Varnae has since been returned to undead existence. Flashback stories have shown him having encountered Kaluu, master of the dark magic arts, in Doctor Strange: Sorcerer Supreme#12 and Thor in Marvel Comics Presents#63 in the past. Obviously, Varnae’s name served as an homage to Varney the Vampire, Earth-616’s first vampire named after the first English language vampire story of novel length. In any event, Doctor Strange: Sorcerer Supreme#15, second story, revealed that Earth-616’s Mortimer’s name as Varney the Vampire served as "a corruption of the name of the first of its kind." (Actually, it seems to me that Varnae rings as a much more evocative name than Varney; after all, one cannot help but think of Jim Varney [Ernest from the American Hey Vern, It's Ern(est) skits] when one hears the latter name.)  Varnae was resurrected in Doctor Strange: Sorcerer Supreme#18 and has since appeared in Nightstalkers#17-18, Ghost Rider and Blaze: Spirits of Vengeance #19, and Blade the Vampire Hunter#4-5 (Varnae is behind the scenes [BTS] in#4).

    Now that Ruthven and Varney have been established as existing on Earth-616, I keep waiting for Mircalla, Countess Karnstein to show up. Some of you may know her better by her aliases, Millarca and Carmilla. She was a young aristocrat who got turned into a vampire due to being killed by a vampire who was a person who had committed suicide. (In folklore, suicides under certain circumstances become vampires.)  Mircalla appeared in the short story Carmilla by J. S[heridan] Le Fanu, collected in the anthology In a Glass Darkly in 1872. As The Vampyre by John Polidori is considered an okay story, and Varney the Vampire, or The Feast of Blood is considered to be too drawn out and repetitive to be a classic [while The Vampyre is typically described as the first modern vampire tale, depicted as being about the author's lover and tormentor Lord Byron by many critics, plus it was part of the infamous dare that eventually produced Marry Shelly's Frankenstein --Kyle], "Carmilla" [ha]s [also been] generally considered the fist classic English language vampire story. Hence, Mircalla’s inclusion in the history of Earth-616’s vampires seems appropriate.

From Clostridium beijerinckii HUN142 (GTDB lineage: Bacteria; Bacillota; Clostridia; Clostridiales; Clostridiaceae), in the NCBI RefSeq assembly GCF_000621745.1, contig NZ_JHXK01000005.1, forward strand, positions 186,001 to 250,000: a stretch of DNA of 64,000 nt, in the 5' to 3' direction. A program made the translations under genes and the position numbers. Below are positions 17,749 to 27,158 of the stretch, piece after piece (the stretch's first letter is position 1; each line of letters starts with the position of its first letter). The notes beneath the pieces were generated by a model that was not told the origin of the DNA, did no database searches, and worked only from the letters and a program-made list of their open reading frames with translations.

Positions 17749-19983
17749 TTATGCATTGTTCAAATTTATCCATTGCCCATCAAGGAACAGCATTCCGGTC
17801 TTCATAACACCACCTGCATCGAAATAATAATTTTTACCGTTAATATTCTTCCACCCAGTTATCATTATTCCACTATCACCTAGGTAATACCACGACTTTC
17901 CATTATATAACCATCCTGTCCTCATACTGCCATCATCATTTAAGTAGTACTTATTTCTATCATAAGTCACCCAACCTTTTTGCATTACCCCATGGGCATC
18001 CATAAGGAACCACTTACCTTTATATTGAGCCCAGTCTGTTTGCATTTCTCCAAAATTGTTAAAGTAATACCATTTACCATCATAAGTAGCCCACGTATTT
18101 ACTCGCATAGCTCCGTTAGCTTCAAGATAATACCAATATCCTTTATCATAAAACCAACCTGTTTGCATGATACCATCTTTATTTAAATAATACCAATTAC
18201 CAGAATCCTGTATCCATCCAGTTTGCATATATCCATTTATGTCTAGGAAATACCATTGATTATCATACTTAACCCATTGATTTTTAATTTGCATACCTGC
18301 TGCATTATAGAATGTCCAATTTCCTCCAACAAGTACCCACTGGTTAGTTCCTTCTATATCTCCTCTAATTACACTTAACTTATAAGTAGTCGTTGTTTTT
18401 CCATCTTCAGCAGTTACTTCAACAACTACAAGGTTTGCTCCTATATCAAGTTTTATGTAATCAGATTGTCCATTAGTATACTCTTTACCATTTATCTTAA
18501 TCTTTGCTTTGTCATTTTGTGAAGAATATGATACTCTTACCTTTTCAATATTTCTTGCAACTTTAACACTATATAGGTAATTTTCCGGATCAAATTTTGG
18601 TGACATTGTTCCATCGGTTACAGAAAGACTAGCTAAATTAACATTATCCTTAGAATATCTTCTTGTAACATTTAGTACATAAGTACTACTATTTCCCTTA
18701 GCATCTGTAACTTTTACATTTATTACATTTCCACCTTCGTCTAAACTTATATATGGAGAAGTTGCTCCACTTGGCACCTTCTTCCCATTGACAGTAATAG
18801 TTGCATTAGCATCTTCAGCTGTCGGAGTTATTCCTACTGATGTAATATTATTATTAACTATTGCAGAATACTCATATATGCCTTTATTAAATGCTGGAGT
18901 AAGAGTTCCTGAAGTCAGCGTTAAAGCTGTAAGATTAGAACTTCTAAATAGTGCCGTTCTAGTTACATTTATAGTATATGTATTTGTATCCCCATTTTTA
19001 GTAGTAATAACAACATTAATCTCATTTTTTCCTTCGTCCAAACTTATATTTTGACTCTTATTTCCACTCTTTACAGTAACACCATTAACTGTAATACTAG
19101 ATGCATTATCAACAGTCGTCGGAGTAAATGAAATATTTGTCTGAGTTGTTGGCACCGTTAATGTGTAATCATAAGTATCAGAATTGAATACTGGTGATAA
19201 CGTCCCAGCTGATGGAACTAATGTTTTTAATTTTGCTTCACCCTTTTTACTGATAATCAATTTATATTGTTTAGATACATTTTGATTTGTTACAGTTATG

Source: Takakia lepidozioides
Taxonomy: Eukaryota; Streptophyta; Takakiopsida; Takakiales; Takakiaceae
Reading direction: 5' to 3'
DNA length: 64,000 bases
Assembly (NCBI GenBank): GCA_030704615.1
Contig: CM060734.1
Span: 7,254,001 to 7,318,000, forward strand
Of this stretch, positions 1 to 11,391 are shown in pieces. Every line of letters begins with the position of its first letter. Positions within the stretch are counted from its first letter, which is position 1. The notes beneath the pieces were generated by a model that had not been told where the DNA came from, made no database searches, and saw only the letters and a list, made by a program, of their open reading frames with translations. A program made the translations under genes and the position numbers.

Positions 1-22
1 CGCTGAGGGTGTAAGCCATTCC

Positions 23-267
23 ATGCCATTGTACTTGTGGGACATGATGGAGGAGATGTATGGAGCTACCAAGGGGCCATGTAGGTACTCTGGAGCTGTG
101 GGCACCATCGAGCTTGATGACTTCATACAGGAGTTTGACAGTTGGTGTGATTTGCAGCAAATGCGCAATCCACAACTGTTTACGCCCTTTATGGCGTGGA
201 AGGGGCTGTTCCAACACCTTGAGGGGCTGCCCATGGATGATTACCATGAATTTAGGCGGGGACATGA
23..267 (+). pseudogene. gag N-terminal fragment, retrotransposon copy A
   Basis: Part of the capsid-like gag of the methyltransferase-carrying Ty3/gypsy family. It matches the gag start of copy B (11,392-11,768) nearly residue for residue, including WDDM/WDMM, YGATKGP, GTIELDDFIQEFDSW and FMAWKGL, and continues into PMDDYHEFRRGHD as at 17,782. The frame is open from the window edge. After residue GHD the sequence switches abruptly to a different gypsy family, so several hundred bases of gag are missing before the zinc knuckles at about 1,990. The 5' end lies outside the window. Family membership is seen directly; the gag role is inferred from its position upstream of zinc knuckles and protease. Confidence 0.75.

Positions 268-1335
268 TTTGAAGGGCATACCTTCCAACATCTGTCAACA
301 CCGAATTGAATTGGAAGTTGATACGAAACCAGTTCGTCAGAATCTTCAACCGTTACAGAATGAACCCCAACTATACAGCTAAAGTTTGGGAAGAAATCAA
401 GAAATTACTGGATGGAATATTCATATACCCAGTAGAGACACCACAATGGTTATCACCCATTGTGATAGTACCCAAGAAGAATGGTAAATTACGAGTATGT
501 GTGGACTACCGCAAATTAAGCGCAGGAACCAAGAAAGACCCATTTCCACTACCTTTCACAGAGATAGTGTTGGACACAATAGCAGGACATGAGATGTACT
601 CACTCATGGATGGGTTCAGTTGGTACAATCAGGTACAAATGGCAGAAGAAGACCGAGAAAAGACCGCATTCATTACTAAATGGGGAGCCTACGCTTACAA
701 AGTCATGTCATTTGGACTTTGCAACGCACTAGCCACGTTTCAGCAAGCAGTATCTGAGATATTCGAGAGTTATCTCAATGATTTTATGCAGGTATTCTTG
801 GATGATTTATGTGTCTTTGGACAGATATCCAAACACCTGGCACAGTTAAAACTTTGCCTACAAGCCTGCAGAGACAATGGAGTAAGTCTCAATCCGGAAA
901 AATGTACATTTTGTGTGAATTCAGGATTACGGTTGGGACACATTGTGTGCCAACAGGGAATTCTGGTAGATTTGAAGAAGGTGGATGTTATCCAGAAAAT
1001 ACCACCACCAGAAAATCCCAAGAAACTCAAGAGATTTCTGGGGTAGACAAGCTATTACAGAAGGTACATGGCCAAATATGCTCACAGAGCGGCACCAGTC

Oliver Cromwell

    As to Oliver Cromwell; this English Calvinist rebel opposed Charles I of England, leading a successful army called the Roundheads against the Cavaliers (king’s supporters). The rebellion had to do with a desire to limit the king’s power, who had tried to rule as an absolute monarch, without any say on the part of Parliament, and to reform religion in England to exclude those elements that had too many overtones of Roman Catholicism.

    The death of Charles I took place in 1649, and for the first -- and last -- time since the creation of England by the Odinist Angles, Saxons, and Judes around the year 600, England became a Republic with Cromwell as "Lord Protector." Cromwell was considered a moderate, as his internal religious purges were limited to killing Unitarians, atheists, Roman Catholics, and High Anglicans (Anglicans who retained elements of Roman Catholicism rejected by John Calvin), but not other Calvinists or the alleged Jess (Cromwell allowed the alleged Jews to return to England).